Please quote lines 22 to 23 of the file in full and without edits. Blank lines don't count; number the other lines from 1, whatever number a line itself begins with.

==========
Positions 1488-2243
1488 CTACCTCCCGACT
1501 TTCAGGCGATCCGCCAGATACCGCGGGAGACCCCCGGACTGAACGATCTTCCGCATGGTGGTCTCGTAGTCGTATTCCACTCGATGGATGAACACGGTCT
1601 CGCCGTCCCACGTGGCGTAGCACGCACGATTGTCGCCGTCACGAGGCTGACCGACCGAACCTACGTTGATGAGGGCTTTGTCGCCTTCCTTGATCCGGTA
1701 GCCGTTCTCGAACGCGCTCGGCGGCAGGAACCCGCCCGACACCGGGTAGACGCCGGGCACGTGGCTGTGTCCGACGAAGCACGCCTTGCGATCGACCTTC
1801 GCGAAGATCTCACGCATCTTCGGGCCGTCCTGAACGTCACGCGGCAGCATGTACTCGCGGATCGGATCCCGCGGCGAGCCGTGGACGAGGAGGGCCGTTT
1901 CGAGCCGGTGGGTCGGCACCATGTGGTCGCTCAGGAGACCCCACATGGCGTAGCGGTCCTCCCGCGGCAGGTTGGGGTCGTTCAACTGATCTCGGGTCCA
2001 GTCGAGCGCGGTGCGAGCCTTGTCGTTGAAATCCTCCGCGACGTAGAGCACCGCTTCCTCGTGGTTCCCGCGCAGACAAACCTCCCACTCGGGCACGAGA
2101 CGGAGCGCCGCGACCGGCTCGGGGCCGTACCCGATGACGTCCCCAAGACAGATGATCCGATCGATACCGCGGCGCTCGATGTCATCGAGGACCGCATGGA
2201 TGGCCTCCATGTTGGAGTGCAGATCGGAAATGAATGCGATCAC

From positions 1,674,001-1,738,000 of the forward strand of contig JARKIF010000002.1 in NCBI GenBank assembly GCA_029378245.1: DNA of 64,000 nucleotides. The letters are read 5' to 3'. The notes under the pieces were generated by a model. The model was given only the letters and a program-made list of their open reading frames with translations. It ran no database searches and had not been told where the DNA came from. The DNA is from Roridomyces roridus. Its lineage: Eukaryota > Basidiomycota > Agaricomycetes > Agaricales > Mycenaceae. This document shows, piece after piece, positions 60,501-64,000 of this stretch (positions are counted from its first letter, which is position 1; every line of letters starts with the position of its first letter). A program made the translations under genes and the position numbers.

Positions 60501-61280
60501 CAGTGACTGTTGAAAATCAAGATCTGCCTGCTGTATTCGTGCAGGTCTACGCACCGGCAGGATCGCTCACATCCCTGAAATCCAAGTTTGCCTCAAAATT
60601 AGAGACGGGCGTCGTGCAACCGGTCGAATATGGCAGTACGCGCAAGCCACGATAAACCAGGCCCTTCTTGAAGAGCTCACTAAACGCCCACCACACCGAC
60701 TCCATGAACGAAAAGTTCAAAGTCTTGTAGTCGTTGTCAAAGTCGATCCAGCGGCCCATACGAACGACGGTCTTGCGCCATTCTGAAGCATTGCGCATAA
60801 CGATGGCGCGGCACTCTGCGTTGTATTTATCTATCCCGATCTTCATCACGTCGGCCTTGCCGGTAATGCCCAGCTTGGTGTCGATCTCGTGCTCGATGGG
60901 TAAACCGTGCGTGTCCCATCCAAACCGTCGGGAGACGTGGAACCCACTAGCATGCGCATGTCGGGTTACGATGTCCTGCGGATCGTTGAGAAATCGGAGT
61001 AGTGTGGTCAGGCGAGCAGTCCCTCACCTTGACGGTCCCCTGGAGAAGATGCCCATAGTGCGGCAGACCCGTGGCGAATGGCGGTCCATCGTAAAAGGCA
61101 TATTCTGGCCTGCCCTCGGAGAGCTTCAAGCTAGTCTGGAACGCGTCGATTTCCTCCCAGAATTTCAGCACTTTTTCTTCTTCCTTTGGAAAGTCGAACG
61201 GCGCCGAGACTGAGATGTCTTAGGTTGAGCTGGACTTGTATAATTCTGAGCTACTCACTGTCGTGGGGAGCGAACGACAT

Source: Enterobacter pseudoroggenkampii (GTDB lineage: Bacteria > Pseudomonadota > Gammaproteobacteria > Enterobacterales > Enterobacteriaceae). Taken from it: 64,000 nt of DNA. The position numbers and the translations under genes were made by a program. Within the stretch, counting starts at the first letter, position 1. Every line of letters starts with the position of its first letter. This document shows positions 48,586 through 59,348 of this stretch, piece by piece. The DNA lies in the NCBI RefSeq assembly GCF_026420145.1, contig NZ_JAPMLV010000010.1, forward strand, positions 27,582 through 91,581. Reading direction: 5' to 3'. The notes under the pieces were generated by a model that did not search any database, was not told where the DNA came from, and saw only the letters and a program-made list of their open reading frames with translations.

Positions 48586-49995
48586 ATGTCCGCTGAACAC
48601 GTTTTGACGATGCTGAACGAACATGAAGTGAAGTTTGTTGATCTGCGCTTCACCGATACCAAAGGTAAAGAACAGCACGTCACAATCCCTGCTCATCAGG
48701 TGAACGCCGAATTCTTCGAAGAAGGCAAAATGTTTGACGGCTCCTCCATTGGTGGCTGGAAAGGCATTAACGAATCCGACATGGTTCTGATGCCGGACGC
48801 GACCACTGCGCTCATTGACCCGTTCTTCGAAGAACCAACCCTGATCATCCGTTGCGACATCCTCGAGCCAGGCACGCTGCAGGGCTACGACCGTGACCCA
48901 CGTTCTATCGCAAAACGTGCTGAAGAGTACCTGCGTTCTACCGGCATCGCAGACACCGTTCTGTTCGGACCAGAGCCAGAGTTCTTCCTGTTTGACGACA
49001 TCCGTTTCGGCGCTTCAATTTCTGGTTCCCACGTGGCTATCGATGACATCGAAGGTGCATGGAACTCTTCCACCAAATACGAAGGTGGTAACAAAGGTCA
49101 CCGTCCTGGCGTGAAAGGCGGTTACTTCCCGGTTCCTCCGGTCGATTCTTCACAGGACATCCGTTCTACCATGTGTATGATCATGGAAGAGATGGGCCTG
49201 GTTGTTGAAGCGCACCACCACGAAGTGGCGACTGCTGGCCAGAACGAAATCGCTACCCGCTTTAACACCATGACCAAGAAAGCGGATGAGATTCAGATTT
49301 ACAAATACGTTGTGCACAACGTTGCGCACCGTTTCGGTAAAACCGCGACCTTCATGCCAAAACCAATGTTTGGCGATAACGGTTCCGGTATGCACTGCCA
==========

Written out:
Positions 48586-49995
48586 ATGTCCGCTGAACAC